Doing the proper assessments may give you great clues, but may not always be enough. A client whose trunk collapses forward into spinal flexion during a modified Overhead Squat Assessment (hands on hips rather than overhead) is positive for an intrinsic core failure.

The following visuals signs are indicative of a deep core system that is malfunctioning and needs core training before strengthening:

  1. Posterior pelvic tilt
  2. Bulging abdomen
  3. Depression of the rib cage
  4. Breath-holding
  5. Internal oblique dominance as indicated by fingers placed medially to ASIS rise when TVA contraction is attempted
  6. OHSA sign of trunk flexion

If your client is positive for any of these signs, walk them through some core activation techniques and gauge their performance (and degree of frustration). Someone may be great at activating the pelvic floor, but with an overactive synergist like the internal obliques to dominate trunk stability, simply cannot effectively connect with the TVA.

You can help them do this!

A Sample Core Progression Program

Deep Core Activation

Applying on 30% effort is recommended for these activation tasks.

  • Activate the Pelvic Floor Muscles– Kegel exercises essentially–Instruct the client to lie supine with knees bent and attempt to engage the muscles that cut off a stream of urine. Also, cue him or her to visualize the muscles at the bottom of the pelvic “bowl” are lifting up and away from the bones.
  • Activate the TVA by first pulling up the pelvic floor muscles and then gently drawing the lower abdomen away from the waistband.
  • Connecting to the multifidus is a bit trickier. He or she should lie on their side for this one, with knees bent and head supported. It’s helpful if you as the trainer palpate the multifidus which is arranged just along the spine in the lumbosacral region. If you can feel the muscles engage after a few attempts (and this is quite subtle!), then have the client place a thumb and forefinger just lateral to the bony spinal processes of the lower lumbar spine and feel for him or herself. After cueing both pelvic floor and TVA activation instruct the client to visualize an invisible string from the pubic bone to the lumbar spine and then another from one side of the pelvis to the other and imagine they both are shortening. It would feel as though the pelvis is becoming smaller and the lower back is firming up.
  • These initial activation contractions should be held for 3 – 5 seconds while breathing out slowly. Then, cue the client to relax and breathe in to prepare for the next rep. Then the next contraction can be initiated, held and released with the outbreath.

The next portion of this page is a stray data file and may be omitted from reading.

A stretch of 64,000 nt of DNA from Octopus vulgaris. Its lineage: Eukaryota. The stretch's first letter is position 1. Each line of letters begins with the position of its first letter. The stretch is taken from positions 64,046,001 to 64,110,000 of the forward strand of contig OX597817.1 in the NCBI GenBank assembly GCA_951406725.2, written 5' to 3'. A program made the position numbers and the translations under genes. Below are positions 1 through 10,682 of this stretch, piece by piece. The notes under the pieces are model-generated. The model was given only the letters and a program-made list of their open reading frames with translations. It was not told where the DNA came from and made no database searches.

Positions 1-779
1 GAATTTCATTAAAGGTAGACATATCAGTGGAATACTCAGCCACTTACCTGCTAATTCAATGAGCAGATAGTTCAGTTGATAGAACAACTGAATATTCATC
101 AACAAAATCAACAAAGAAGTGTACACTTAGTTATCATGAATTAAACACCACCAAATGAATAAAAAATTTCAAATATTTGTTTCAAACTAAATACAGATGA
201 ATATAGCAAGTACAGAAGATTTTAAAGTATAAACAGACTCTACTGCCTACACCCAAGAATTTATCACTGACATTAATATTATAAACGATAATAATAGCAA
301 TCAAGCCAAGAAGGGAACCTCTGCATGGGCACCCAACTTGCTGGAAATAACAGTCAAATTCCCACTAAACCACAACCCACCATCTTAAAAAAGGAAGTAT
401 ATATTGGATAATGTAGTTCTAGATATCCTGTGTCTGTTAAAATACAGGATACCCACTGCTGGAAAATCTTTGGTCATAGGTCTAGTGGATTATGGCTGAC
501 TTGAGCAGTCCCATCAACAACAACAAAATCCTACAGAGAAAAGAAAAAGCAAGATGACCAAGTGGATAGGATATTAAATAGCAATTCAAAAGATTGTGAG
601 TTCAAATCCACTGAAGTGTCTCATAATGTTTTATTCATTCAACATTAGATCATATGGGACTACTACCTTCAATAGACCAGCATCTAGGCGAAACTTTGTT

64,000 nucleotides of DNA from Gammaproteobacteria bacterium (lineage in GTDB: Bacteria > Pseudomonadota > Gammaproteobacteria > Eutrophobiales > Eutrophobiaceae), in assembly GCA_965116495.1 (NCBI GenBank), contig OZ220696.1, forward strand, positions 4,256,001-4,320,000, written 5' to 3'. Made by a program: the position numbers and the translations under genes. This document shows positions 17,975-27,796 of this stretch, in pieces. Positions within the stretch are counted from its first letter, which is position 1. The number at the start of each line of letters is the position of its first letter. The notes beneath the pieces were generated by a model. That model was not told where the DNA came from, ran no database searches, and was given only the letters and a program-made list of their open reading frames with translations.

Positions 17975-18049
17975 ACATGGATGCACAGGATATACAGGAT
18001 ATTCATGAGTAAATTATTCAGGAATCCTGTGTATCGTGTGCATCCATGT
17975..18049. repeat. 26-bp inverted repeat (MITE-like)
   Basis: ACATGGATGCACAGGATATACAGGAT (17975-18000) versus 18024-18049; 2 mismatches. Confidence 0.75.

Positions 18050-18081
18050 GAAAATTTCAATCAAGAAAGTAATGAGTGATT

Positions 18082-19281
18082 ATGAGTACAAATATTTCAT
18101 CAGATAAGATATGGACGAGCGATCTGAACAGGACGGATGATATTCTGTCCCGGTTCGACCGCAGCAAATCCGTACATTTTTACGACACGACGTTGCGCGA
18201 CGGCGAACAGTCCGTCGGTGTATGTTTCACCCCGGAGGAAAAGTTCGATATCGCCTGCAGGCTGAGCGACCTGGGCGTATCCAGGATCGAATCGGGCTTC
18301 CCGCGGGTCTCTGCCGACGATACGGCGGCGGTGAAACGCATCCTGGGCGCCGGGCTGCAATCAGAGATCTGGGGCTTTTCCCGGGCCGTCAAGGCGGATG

• Synchronize this process with breathing for 3 sets of 10 repetitions 3 – 4 times per day for 2 weeks.
  • Being able to perform these contractions while standing and in quadruped position and sustain them while breathing normally (both in and out) through the diaphragm is an indication that the client is ready to move on.

Core Training

The breath should be incorporated naturally into the newly integrated core contractions. The muscles should maintain performance whether breathing in or breathing out.

  • The above activation should be easily performed and felt by the client without much effort.
  • While lying supine with knees bent and back neutral, instruct the client to engage all of the muscles of the deep core and allow the left leg to abduct slight while keeping the foot on the ground, like a hinge, and then return to start.
  • The focus should be on maintaining the strong core contraction before, during and after the movement and also keeping the pelvis and other extremities perfectly still.
  • Perform this movement 10 times per side up to 3 times daily for two weeks.
  • Similar exercises include marching, leg slides, and shoulder scaption.
  • Certainly incorporating the deep contractions while walking, sitting, standing and performing ADLs is part of the core training program.

Core Stability and Strengthening

The client should now have control over the core muscles and not have to think about engaging them during regular movements successfully and also should not be experiencing the same level discomfort or pain in the low back or abdomen as before they started.

Strength training all the core abdominal muscles by incorporating bird-dogs, prone bridges (plank), side planks, side bridges, supine bridges and dead bugs into your client’s programming is now appropriate. Once these exercises are mastered, adding loads, complexity, instability, and novel environments are great ways to progress after core training has been mastered.


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Core Training vs. Strengthening

Michele Rogers

NFPT Publisher Michele G Rogers, MA, NFPT-CPT and EBFA Barefoot Training Specialist manages and coordinates educational blogs and social media content for NFPT, as well as NFPT exam development. She’s been a personal trainer and health coach for over 20 years fueled by a lifetime passion for all things health and fitness. Her mission is to raise kinesthetic awareness and nurture a mind-body connection, helping people achieve a higher state of health and wellness. After battling and conquering chronic back pain and becoming a parent, Michele aims her training approach to emphasize fluidity of movement, corrective exercise, and pain resolution. She holds a master’s degree in Applied Health Psychology from Northern Arizona University. Follow Michele on Instagram.